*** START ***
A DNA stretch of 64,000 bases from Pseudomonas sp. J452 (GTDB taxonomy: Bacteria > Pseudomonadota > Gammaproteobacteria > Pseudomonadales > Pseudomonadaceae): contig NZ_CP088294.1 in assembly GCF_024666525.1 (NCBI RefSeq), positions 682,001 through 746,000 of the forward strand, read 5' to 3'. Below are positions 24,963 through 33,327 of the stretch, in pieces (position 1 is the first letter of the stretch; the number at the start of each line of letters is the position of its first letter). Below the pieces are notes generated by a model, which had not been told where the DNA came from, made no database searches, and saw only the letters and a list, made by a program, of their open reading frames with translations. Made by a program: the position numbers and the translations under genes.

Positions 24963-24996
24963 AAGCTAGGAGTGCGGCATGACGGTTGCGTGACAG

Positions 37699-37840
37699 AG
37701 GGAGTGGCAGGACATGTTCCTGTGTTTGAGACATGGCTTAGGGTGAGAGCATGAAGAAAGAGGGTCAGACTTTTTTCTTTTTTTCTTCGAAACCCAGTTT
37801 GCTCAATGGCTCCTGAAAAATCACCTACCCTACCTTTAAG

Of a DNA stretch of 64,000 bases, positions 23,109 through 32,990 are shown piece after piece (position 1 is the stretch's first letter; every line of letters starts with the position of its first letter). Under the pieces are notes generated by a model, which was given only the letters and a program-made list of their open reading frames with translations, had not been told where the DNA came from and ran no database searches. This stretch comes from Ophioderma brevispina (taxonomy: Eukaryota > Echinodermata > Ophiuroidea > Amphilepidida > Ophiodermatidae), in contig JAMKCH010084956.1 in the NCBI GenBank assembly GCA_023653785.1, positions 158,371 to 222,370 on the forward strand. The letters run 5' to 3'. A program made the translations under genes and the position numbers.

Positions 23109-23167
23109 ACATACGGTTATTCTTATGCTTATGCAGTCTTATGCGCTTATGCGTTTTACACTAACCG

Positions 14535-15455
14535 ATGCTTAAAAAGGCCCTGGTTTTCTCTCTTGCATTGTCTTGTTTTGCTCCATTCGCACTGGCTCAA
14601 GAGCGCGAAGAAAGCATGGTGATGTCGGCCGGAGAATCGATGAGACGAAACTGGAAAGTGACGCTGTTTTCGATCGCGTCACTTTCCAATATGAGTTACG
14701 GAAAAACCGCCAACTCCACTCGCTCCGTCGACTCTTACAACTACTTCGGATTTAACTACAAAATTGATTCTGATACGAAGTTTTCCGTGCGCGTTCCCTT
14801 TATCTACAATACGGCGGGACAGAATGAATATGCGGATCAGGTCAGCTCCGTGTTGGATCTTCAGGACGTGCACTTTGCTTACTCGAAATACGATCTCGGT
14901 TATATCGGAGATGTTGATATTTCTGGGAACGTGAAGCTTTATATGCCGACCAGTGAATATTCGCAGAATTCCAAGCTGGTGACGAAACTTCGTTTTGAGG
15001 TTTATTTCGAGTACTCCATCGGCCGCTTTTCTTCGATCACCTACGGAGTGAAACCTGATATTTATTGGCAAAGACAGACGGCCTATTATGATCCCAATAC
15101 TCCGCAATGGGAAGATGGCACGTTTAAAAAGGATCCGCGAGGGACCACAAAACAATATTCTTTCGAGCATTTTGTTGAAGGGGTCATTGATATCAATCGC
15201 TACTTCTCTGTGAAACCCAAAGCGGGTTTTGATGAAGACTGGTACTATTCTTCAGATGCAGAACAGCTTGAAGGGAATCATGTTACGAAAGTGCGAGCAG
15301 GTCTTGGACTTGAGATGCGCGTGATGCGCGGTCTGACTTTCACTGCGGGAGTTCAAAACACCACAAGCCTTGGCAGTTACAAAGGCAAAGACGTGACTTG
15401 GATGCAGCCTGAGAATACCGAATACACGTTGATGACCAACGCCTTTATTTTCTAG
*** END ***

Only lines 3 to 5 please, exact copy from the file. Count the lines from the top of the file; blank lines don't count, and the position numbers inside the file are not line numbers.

24963 AAGCTAGGAGTGCGGCATGACGGTTGCGTGACAG

Positions 37699-37840
37699 AG